Let Love for Others Drive Your Productivity
We all face the temptation to pit people against productivity.
“I could get a lot more work done if I didn’t have to attend all of these meetings.”
“I can’t finish this project because people keep dropping by my desk.”
“There’s no way I can effectively work from home because everyone else in my house is working from home, too.”
We buy the lie that people (co-workers, phone calls, or toddlers underfoot in our home office) are the enemy of our productivity. That given enough alone time and “heads down” focus, we’d check every single thing off of our to-do list.
But what if we looked at people not as the barrier to our ability to get things done, but the motivation to get things done?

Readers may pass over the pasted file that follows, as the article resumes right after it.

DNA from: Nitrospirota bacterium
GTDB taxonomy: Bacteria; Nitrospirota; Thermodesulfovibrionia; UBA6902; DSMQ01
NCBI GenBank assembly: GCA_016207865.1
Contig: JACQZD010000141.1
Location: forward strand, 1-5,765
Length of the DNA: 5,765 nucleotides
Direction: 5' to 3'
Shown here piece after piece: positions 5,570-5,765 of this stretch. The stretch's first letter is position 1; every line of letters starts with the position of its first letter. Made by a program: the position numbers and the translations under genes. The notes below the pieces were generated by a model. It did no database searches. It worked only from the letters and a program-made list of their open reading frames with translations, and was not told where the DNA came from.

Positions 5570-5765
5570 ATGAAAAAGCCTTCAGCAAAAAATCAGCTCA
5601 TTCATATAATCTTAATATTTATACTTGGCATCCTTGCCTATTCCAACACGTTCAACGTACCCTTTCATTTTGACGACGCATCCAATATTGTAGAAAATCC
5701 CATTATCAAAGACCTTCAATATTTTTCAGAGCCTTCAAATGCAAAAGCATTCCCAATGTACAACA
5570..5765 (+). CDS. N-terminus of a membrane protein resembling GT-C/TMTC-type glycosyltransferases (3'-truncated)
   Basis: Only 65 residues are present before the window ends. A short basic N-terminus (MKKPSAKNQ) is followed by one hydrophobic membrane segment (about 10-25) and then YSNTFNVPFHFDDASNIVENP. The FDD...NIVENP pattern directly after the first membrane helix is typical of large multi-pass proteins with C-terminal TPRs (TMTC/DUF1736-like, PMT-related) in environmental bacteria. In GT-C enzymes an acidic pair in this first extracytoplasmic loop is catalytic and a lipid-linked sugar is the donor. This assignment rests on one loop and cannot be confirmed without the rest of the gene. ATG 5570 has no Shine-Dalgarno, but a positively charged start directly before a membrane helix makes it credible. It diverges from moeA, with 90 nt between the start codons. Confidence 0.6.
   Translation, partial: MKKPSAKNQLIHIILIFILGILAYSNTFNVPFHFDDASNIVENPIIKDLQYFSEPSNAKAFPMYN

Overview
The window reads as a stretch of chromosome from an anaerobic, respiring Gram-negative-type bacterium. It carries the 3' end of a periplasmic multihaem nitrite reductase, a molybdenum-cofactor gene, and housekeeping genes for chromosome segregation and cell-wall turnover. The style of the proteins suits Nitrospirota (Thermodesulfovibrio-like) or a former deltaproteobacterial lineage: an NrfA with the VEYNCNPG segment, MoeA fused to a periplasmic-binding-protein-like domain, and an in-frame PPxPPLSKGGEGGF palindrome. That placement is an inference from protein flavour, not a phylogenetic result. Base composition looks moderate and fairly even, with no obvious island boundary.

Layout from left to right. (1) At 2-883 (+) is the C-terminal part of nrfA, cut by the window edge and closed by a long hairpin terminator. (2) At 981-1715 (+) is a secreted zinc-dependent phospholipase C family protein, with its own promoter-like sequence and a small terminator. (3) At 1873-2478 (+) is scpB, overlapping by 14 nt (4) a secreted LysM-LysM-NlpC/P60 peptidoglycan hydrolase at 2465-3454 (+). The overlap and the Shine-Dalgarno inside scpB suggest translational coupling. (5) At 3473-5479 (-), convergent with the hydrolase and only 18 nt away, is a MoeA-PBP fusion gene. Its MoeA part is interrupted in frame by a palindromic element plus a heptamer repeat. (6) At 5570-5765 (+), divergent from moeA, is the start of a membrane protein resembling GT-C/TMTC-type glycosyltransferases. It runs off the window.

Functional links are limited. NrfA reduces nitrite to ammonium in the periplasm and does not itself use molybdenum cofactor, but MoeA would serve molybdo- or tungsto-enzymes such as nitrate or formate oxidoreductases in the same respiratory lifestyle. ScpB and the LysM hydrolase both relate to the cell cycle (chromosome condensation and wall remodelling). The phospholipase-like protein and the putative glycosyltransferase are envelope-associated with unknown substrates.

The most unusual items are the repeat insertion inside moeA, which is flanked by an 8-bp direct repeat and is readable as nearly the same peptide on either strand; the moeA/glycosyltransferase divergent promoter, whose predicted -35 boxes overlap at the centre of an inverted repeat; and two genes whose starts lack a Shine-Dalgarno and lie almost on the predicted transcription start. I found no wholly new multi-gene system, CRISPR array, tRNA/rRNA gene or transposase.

It’s a subtle but significant difference.
In his fantastic book Habits of Grace, David Mathis says we should “let love for others be the driver of [our] disciplined, intentional calendaring.”
Here’s how that strikes me: I need to be ruthlessly efficient with mapping my ideal week so I don’t let the work week bleed into the weekend. Or so I can cleanly put my to-do list to bed at the end of one work day, ignoring it until the start of the next. Or so I can build in margin where I don’t view co-worker drop-ins as a threat, but as a blessing.
I don’t know about you, but I still fight to view productivity as a tool I can use to love people better, and not the other way around.
When we don’t plan our work lives, we let our work life plan our personal life.
Let’s let love for people be the driving motivation for our productivity.